The Nature of the 7 Journeys

The Nature of the 7 Journeys

The concept of the non-linear nature of the 7 Journeys arose out of yearly visits to Disney World®. My in-laws lived about eighty miles from Disney in Florida. Every year when we visited, my father-in-law thought it was his duty to treat us to Walt’s place, so we took the obligatory trip from Venice to Orlando to visit Mickey’s world.

After several visits, I became enthralled with the map of the theme park, so enthralled that I memorized it and could make pretty efficient decisions without referring to it. When leaving Tomorrowland, we didn’t have to go through Fantasyland to get to Frontierland. We could go straight from Tomorrowland to Frontierland. Direct connections from each of the “lands” to the others meant we could visit lands in whatever order we chose (following a digital map); we didn’t have to go around the park in a particular order (following the analog map).

At this time, I was also engaged in rethinking a schematic of the spiritual life. Here, too, I was messing with thoughts of digital versus analog, sequential versus random, and linear versus circular. The old paradigms or schematics—Navigator Wheel, Bill Bright’s 10 Basic Steps, Willow Creek’s 5 Gs, even Rick Warren’s baseball diamond—caused serious problems for me. They had a rather linear feel to them. The steps or next levels had the feel of leaving the others areas behind, rewarding spiritual maturity with badges or certifications. They seemed to be based on an educational model of competency achievement in levels.

I wanted to revisit certain fundamental truths regularly, but they were encased in the beginning levels of these paradigms. The mental models I grew up with indicated that I was regressing in my journey in any attempt to explore what a “Cross-centered” life was.

Another discomfort related to the areas as parts of the whole, pieces of an interlocking puzzle yet separate. The synergy and interactions among different areas weren’t apparent in these highly compartmentalized schematics. My understanding of my position in God’s family directly relates to how I am able to serve God using the resources He has given to me. I longed to have fewer boundaries and more synergy among the keys areas of the spiritual journey.

Others’ schematics also seemed couched in the Greek mind-set—dependent on gaining knowledge rather than on driving toward an intimate emotional relationship with a Creator God. I needed something that not only addressed my mind but also exposed me to a more emotional and less cognitive approach to the spiritual life.

Through a series of real-life field tests, the 7 Journeys came into existence. Each journey is defined as a movement from one extreme to another. This indicates that we never complete the journey this side of the grave. Each journey is also defined by a verb. Moving from earner to heir in our relationship with God requires that we stop trusting in ourselves and our efforts to please God and begin to trust in who He is and that what He has done is sufficient for our place in His family.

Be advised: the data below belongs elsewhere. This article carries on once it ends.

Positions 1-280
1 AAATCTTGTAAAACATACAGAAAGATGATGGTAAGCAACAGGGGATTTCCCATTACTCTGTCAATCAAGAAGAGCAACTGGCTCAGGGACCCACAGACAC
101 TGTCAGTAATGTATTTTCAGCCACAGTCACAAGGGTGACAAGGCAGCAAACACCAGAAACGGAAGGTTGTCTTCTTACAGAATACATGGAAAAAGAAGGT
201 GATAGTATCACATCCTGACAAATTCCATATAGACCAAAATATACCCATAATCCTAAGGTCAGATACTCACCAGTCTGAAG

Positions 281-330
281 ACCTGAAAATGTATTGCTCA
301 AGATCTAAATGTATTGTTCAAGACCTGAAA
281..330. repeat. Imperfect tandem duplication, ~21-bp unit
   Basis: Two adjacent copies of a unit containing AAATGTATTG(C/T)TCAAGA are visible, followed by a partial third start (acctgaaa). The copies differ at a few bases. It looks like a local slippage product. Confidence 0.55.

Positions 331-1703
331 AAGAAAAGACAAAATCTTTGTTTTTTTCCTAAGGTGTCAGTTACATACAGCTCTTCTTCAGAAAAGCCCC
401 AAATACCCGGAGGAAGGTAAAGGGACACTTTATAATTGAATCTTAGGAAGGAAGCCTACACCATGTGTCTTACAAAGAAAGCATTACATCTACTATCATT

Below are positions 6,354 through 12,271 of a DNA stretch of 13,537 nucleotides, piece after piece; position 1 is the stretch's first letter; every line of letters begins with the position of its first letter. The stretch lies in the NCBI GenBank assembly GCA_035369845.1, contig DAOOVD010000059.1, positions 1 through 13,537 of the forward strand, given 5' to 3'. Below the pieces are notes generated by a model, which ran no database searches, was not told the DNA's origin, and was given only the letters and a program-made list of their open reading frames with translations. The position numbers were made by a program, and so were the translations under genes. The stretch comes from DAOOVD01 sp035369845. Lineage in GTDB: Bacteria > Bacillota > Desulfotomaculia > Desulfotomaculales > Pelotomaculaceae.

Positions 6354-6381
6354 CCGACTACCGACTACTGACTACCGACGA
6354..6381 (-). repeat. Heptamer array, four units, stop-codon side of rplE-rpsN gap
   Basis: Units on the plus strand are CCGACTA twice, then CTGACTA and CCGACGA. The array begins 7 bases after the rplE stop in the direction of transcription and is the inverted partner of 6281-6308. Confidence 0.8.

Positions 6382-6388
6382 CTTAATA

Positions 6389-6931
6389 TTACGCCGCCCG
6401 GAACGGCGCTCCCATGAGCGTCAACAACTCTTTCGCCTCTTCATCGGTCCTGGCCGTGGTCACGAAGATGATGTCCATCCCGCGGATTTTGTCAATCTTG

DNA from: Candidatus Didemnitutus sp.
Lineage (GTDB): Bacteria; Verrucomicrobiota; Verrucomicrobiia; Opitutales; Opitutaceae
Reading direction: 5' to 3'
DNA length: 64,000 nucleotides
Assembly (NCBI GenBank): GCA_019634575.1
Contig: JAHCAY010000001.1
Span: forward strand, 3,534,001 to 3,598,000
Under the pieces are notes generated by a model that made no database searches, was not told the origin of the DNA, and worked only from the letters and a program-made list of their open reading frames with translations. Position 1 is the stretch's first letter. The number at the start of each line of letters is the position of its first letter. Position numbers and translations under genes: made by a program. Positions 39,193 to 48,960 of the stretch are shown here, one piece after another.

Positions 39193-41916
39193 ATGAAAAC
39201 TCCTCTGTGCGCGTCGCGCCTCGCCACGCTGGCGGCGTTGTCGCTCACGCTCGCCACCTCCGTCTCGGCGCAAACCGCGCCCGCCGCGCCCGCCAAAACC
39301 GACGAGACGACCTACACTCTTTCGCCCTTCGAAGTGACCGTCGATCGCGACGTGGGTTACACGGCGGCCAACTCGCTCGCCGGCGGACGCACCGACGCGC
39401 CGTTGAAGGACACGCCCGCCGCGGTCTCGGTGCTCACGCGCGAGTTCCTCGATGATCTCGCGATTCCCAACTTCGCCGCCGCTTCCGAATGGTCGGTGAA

The journeys resemble the map at Disney World. You can move from one to the other directly. As the Spirit teaches and moves in your life, you can flow from one to the other. They are digital (CD) rather than analog (cassette tape). You don’t have to go through all the songs to get to the one you want. You simply go right to it. So, too, with the Spirit, which, interacting with us, can move freely from one arena to another.

Three Key Understandings

There are three key understandings about the journeys that help to engage them. First, what we think is good or right can actually be disruptive to our spiritual growth. God’s plans for our lives are often counterintuitive to what we think or feel. Following Him can be both exciting and confusing as we soon realize we don’t know what is best even for ourselves and trust that He does. The analogy of a fish feeling wet used in a previous chapter is appropriate here. What works for us in life, our style of relating, becomes natural, but doesn’t always jive with God’s wisdom for life as we will soon see.

Second—and there is no easy way to put this—we are worse off than we think, but we are more loved than we could ever imagine. The Bible declares we have all compiled a long history of living apart from God. Yet it also points out how much God loves us, so much so that He sent His only Son to die in our place. Crazy, huh?

I like to think of this as the chemistry of grace, the connection between our being made in the image of God—our dignity—and our refusal to allow God to be the organizing principle of our lives—our depravity. As the two of those collide, the catalyst of God’s unthinkable love for us makes for a life of transforming move through brokenness, repentance, abandonment, confidence, and release.

Third, we won’t grow as fast as we desire. There is nothing instant about the spiritual journeys. There may be sudden leaps forward, but they are not the norm. The daily habits of living in obedience to God will transform from the inside out. It may take years to see the results, and they are often felt before they are seen.

However, we will grow as we partner with God and exercise our trust by regularly reading and obeying His Word. With Paul, often our weaknesses become a chance for God to declare His strength, and once again we experience the counterintuitive nature of this journey (2 Cor. 12:9). You see, becoming a fully devoted follower of Christ takes time. A lifetime actually!

Leave a Comment

This site uses Akismet to reduce spam. Learn how your comment data is processed.